Insider-Trading Prosecutions Backed by U.S. Supreme Court

  • Ruling makes it easier to bring cases against some people
  • Court rules in first insider-trading case in two decades

The U.S. Supreme Court upheld a California insider-trading conviction in a ruling that will make it easier for prosecutors to bring cases against some people on Wall Street and in other parts of the country.

Ruling in its first insider-trading case in two decades, the justices unanimously said that people can be sent to prison for making trades even when the insider who provided the tip wasn’t trying to make money. The court said it’s enough if the insider gave the information as a gift to someone likely to trade on it.

The ruling, which came in the case of onetime Chicago grocery wholesaler Bassam Yacoub Salman, resolves a question that had divided federal appeals courts. It restores some, though not all, of the leverage lost by prosecutors and the Securities and Exchange Commission in 2014 when an appeals court in New York established new requirements for insider-trading cases.

The New York court’s ruling undercut U.S. Attorney Preet Bharara’s eight-year crackdown on Wall Street cheating and led to more than a dozen insider-trading convictions being thrown out.

Writing for the high court in Monday’s ruling, Justice Samuel Alito rejected the New York court’s suggestion that the insider must "receive something of a ‘pecuniary or similarly valuable nature’ in exchange for a gift to family or friend."

Bharara, who last week agreed to remain in the job after Donald Trump takes office as president, hailed the decision.

“The court stood up for common sense and affirmed what we have been arguing from the outset -- that the law absolutely prohibits insiders from advantaging their friends and relatives at the expense of the trading public,” Bharara said in an e-mailed statement. “Today’s decision is a victory for fair markets and those who believe that the system should not be rigged.”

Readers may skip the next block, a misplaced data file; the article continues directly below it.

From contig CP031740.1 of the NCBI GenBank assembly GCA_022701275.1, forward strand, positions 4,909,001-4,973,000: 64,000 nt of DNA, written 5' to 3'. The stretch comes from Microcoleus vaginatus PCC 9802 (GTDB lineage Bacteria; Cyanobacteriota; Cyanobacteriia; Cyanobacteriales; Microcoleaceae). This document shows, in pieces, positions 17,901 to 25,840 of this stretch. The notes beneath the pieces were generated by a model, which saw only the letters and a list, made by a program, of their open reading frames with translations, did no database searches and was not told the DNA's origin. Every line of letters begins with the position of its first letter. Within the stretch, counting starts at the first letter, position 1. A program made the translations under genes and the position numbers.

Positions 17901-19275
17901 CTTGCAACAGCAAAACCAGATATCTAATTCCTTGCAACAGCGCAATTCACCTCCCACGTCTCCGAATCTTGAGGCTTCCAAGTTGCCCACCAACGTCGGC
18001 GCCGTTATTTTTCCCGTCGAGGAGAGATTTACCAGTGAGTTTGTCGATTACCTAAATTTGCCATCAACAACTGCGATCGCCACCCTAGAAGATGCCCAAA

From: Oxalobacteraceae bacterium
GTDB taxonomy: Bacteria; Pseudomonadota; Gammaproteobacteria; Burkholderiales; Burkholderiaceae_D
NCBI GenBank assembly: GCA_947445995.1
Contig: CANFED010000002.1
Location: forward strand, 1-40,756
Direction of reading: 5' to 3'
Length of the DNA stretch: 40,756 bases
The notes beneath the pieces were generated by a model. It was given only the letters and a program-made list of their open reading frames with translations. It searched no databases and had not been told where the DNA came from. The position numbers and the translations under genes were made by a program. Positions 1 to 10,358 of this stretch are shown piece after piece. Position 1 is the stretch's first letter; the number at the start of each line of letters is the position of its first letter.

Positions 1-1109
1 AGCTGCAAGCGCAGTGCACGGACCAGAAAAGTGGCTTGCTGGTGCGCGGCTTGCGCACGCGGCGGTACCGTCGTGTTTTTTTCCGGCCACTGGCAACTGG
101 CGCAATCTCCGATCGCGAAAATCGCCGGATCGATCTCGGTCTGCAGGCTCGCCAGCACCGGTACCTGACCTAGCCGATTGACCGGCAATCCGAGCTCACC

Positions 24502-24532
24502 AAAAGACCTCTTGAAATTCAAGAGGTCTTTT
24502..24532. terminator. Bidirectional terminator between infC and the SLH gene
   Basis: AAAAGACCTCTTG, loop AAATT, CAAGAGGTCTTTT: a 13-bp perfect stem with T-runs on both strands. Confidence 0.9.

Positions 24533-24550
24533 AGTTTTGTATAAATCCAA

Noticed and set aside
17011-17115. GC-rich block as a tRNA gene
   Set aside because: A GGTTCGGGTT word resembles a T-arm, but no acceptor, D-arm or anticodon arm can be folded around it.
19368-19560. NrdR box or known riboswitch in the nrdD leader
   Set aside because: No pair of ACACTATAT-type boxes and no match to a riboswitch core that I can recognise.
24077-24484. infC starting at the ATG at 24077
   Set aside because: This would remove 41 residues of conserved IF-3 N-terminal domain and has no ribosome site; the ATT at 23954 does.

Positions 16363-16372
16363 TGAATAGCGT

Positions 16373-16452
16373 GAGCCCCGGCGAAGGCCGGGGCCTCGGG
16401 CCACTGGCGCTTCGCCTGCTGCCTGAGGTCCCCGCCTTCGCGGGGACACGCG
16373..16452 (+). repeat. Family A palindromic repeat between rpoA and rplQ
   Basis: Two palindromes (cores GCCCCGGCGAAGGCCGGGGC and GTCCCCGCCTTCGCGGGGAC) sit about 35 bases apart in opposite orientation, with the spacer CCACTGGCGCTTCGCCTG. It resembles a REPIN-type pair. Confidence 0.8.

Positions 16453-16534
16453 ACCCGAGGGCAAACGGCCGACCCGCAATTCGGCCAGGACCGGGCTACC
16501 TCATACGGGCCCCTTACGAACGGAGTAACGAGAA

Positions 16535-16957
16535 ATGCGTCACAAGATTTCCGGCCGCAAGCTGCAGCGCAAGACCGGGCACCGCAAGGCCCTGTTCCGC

QuickTake on Insider-Trading Case

The ruling could undercut efforts by some Wall Street figures to overturn their insider-trading convictions. Among those watching the Supreme Court case were former Goldman Sachs Group Inc. director Rajat Gupta, hedge fund manager Doug Whitman and Galleon Group co-founder Raj Rajaratnam.

Omega Advisors Inc. founder Leon Cooperman also could be affected. The SEC accused him in September of buying shares in Atlas Pipeline Partners after obtaining insider information. He told investors in a letter that federal prosecutors in New Jersey were also investigating but advised him they wouldn’t pursue charges for now, pending a ruling in the Supreme Court case.

Prosecutors in California said Salman and a partner earned more than $1.5 million in profits through trades based on inside information. The government said the tips originated with Maher Kara, then a Citigroup Inc. investment banker, who gave the information to his brother, who in turn passed it on to his brother-in-law, Salman.

The Supreme Court case centered not on Salman’s conduct, but on Kara’s motivations.

“By disclosing confidential information as a gift to his brother with the expectation that he would trade on it, Maher breached his duty of trust and confidence to Citigroup and its clients,” Alito wrote.

Federal securities-fraud statutes don’t specifically mention insider trading, but in 1983 the Supreme Court said prosecutions could be based on an insider’s breach of a duty to the company’s shareholders. The ruling, known as Dirks v. SEC, said the insider had to receive a “personal benefit” from the disclosure.

Alito said the Dirks ruling “easily resolves” the Salman case.

“Dirks specifies that when a tipper gives inside information to ‘a trading relative or friend,’ the jury can infer that the tipper meant to provide the equivalent of a cash gift,” Alito wrote. “In such situations, the tipper benefits personally because giving a gift of trading information is the same thing as trading by the tipper followed by a gift of the proceeds.”

Although the high court ruling represents a victory for the government, it doesn’t address a key part of the New York court’s 2014 ruling. That panel also said that prosecutors must prove the person trading on the information knew that it came from an insider who received a personal benefit.

In the Salman case, a Justice Department lawyer told the justices during arguments in October that government attorneys still must show that the trader knew the information came from someone who was breaching a duty to a company’s shareholders.

The case is Salman v. United States, 15-628.

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